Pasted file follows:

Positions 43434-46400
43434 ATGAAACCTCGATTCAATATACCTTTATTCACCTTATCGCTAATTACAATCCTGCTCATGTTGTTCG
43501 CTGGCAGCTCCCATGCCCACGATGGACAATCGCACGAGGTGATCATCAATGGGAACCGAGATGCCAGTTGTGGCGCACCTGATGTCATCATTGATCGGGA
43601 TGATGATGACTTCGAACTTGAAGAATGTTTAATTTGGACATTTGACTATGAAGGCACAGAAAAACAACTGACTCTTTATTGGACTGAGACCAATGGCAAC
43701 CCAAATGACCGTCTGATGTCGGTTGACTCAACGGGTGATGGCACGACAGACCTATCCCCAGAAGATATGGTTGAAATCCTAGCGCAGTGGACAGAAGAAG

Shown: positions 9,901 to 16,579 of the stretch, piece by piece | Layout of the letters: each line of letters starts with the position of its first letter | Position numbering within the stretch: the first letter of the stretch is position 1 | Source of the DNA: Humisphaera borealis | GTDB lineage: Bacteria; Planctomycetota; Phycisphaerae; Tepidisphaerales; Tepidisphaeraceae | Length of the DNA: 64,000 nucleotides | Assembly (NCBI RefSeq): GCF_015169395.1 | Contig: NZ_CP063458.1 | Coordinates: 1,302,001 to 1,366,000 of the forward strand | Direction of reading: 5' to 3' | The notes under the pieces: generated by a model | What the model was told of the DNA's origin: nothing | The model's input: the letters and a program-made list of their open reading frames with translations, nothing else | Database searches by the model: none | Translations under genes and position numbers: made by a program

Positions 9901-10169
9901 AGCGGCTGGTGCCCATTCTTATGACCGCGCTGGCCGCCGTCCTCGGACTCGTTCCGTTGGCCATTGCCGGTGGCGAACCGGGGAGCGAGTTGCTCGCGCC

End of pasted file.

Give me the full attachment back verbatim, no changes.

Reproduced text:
Positions 43434-46400
43434 ATGAAACCTCGATTCAATATACCTTTATTCACCTTATCGCTAATTACAATCCTGCTCATGTTGTTCG
43501 CTGGCAGCTCCCATGCCCACGATGGACAATCGCACGAGGTGATCATCAATGGGAACCGAGATGCCAGTTGTGGCGCACCTGATGTCATCATTGATCGGGA
43601 TGATGATGACTTCGAACTTGAAGAATGTTTAATTTGGACATTTGACTATGAAGGCACAGAAAAACAACTGACTCTTTATTGGACTGAGACCAATGGCAAC
43701 CCAAATGACCGTCTGATGTCGGTTGACTCAACGGGTGATGGCACGACAGACCTATCCCCAGAAGATATGGTTGAAATCCTAGCGCAGTGGACAGAAGAAG

Shown: positions 9,901 to 16,579 of the stretch, piece by piece | Layout of the letters: each line of letters starts with the position of its first letter | Position numbering within the stretch: the first letter of the stretch is position 1 | Source of the DNA: Humisphaera borealis | GTDB lineage: Bacteria; Planctomycetota; Phycisphaerae; Tepidisphaerales; Tepidisphaeraceae | Length of the DNA: 64,000 nucleotides | Assembly (NCBI RefSeq): GCF_015169395.1 | Contig: NZ_CP063458.1 | Coordinates: 1,302,001 to 1,366,000 of the forward strand | Direction of reading: 5' to 3' | The notes under the pieces: generated by a model | What the model was told of the DNA's origin: nothing | The model's input: the letters and a program-made list of their open reading frames with translations, nothing else | Database searches by the model: none | Translations under genes and position numbers: made by a program

Positions 9901-10169
9901 AGCGGCTGGTGCCCATTCTTATGACCGCGCTGGCCGCCGTCCTCGGACTCGTTCCGTTGGCCATTGCCGGTGGCGAACCGGGGAGCGAGTTGCTCGCGCC